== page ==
THE CUCKOO AND THE DONKEY

DER KUCKUCK UND DER ESEL

By Andreas ARNSTEDT

QUESTIONMARK ENTERTAINMENT - as PROD

Black comedy - Completed 2015


Festivals
& Awards

Hofer Filmtage 2014
Förderpreis Neues Deutsches Kino
Snowdance Festival 2016
Regiepreis
    • Year of production
    • 2015
    • Genres
    • Black comedy
    • Countries
    • GERMANY
    • Languages
    • GERMAN
    • Budget
    • 0.6 - 1 M$
    • Duration
    • 95 mn
    • Director(s)
    • Andreas ARNSTEDT
    • Producer(s)
    • Martin LEHWALD (Schiwago Filmproduktion), Andreas ARNSTEDT (Questionmark Entertainment)
    • Synopsis
    • "The Cuckoo and the Donkey" is a story about an obsessed author, the destructive influence of TV stations on cinema, finding the strength to resist it - all told with humour, rigour, and no little political punch. And it's a story about the Jewish Weitzmann family, who live in the countryside outside Berlin. Following the death of his mother ten years ago, the less than successful author Conrad Weitzmann resolved to make a film about the bond between his parents - for him the greatest love story in human history.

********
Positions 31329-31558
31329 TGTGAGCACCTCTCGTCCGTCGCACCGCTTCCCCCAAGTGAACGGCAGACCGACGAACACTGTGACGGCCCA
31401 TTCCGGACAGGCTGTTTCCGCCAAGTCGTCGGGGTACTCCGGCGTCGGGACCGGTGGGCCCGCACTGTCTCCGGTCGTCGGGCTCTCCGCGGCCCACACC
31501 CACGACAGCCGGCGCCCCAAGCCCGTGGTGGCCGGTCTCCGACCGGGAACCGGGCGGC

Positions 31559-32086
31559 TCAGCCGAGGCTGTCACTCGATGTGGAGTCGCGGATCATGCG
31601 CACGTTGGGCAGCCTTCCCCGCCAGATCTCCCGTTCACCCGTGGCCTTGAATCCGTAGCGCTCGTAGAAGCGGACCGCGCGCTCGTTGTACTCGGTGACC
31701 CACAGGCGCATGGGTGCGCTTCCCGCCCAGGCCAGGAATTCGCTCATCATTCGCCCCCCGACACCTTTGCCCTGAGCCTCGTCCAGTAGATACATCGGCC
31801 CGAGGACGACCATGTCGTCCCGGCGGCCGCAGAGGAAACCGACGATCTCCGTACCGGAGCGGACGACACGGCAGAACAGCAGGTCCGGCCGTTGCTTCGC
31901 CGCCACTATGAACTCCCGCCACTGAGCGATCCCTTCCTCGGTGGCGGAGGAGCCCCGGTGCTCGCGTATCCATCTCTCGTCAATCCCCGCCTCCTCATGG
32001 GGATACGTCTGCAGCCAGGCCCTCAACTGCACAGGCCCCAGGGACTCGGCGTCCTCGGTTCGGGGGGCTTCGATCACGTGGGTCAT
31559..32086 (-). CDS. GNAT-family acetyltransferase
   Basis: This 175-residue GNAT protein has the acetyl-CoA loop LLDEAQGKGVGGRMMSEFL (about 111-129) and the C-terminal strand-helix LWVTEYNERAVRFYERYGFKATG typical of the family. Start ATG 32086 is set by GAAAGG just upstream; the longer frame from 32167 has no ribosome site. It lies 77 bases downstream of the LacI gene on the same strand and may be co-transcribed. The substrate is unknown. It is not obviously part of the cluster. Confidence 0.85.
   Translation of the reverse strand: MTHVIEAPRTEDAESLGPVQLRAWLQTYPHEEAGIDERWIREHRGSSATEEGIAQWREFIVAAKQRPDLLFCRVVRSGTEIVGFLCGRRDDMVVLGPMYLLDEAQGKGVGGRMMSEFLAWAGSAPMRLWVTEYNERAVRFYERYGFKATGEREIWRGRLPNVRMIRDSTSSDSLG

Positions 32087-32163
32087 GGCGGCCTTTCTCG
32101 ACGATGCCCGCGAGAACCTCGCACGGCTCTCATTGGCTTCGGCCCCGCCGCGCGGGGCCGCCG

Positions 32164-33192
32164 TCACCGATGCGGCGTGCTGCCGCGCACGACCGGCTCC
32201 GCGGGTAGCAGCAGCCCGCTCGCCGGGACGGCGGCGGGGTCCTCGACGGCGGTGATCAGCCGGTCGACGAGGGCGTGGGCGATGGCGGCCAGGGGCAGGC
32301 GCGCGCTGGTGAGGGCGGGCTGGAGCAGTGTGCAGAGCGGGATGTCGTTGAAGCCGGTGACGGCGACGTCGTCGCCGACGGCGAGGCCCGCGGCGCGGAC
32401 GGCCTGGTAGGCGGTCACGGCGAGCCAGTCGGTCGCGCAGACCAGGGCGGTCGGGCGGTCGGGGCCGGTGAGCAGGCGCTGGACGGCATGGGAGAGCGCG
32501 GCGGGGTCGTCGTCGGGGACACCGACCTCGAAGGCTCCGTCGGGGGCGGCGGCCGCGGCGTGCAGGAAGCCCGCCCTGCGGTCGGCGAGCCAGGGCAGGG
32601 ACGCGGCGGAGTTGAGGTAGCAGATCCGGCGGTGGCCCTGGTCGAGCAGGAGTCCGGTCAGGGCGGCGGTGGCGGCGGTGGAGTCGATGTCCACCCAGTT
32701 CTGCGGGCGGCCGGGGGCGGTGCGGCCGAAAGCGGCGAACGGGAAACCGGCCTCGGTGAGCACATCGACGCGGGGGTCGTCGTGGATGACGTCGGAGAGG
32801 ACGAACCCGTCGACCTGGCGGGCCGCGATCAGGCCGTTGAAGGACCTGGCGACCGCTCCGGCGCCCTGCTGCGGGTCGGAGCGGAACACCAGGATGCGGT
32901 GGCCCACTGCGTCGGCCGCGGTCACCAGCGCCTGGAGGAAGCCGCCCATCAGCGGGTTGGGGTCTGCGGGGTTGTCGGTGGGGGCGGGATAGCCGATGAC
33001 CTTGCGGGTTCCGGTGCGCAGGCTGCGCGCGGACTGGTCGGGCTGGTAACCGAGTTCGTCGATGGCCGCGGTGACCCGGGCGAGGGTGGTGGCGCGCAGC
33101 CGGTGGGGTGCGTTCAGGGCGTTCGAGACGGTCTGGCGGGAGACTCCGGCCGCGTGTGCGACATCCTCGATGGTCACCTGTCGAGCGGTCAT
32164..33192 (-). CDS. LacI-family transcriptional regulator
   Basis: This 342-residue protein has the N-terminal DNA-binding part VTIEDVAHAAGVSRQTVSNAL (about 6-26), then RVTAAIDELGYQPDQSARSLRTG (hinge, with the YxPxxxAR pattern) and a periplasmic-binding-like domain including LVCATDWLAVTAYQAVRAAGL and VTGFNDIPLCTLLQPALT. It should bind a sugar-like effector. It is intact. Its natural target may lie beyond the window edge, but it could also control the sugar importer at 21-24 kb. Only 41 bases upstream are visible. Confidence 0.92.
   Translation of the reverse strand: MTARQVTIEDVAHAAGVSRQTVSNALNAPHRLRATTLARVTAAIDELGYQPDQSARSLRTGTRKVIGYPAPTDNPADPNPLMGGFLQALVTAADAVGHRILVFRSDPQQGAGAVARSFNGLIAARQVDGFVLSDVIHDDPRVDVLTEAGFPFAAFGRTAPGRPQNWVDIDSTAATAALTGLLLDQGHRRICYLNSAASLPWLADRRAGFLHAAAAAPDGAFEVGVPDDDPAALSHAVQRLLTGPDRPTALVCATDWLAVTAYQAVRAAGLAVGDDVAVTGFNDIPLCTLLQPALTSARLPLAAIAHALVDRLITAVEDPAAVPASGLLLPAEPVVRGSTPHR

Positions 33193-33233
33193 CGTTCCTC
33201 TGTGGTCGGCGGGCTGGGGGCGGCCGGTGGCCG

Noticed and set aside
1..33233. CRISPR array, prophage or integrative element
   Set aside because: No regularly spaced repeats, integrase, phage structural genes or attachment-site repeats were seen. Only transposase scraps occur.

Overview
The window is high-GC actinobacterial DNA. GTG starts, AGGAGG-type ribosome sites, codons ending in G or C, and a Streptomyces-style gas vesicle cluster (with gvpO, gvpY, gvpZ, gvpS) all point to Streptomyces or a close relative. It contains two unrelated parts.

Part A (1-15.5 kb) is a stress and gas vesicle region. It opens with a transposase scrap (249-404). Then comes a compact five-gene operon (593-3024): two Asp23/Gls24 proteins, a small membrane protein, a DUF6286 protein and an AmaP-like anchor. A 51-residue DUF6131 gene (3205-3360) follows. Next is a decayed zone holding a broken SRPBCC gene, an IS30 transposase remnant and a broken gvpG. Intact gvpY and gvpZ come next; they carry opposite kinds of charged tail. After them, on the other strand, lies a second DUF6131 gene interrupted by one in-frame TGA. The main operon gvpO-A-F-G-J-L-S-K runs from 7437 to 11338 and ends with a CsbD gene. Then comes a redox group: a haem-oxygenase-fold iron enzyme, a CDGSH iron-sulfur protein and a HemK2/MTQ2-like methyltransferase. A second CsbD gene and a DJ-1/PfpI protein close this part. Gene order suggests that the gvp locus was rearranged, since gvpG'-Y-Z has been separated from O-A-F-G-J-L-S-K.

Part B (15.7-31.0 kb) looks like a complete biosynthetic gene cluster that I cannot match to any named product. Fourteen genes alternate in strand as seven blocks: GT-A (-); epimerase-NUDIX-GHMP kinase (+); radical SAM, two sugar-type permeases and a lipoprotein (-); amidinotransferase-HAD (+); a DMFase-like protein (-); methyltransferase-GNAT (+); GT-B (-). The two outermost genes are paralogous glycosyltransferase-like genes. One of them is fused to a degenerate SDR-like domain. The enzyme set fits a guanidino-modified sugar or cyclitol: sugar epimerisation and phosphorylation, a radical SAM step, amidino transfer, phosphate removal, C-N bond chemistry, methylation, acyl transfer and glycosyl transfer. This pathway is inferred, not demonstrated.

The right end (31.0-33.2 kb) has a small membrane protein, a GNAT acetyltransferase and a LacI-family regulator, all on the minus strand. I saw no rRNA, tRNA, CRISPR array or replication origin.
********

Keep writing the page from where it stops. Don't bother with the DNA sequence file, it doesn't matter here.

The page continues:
So he wrote the screenplay - The Orange Grove - and got in touch with a TV station where he found the producer Stuckradt Halmer, who seemed genuinely enthusiastic about the project. But five years of email correspondence later, Conrad was forced to admit that he had not made any progress. Even though he wrote new drafts and made countless alterations at the behest of the TV station, to the extent that little remained of his original story, the producer keeps demanding new versions, until Conrad finally realized that the script would never be finished, even if he spent another five years working on it. So he made a fatal decision: together with his father Ephraim, the Jewish author Conrad Weitzmann kidnapped the German producer Stuckradt Halmer. At this point, our story begins. Stuckradt Halmer spends the next six months trapped in the Weitzmanns' cellar, refusing at first to work on Conrad's script - in fact he can't even remember it, even though he has supposedly been developing it for the past five years. But Ephraim, a survivor of the Breslau concentration camp who later fought in Gaza and deserted the Israeli army, is not squeamish about employing some brutal techniques to force the producer to cooperate. The audience gets a glimpse of the opaque world of TV broadcasters that the producer uncovers. We dive into a system where no one really has responsibility - there is always another authority to answer to. Together, the author and the producer discover the structures of the German broadcast media landscape, where generations of authors and film-makers have failed and still fail now. The two men question the competence, or rather the incompetence, of the people in charge. As the screenplay changes from one day to the next - a love story between a Jew and a German after the end of World War II becomes the story of an Israeli woman and a Palestinian man, since "the market for Jewish conflicts is not very big in Germany" - the producer becomes caught in the faultlines of German-Israeli history and has to recognize the fact that, "as a German nothing you do in this situation is right." The Israeli-Palestinian conflict also becomes woven into the narrative, and the audience is made to confront how irreconcilable the two peoples have become. By the end, Conrad has grasped that independent film-making is fundamentally impossible in Germany, and that getting your script made means stepping over corpses. But Weitzmann is ready for that too!
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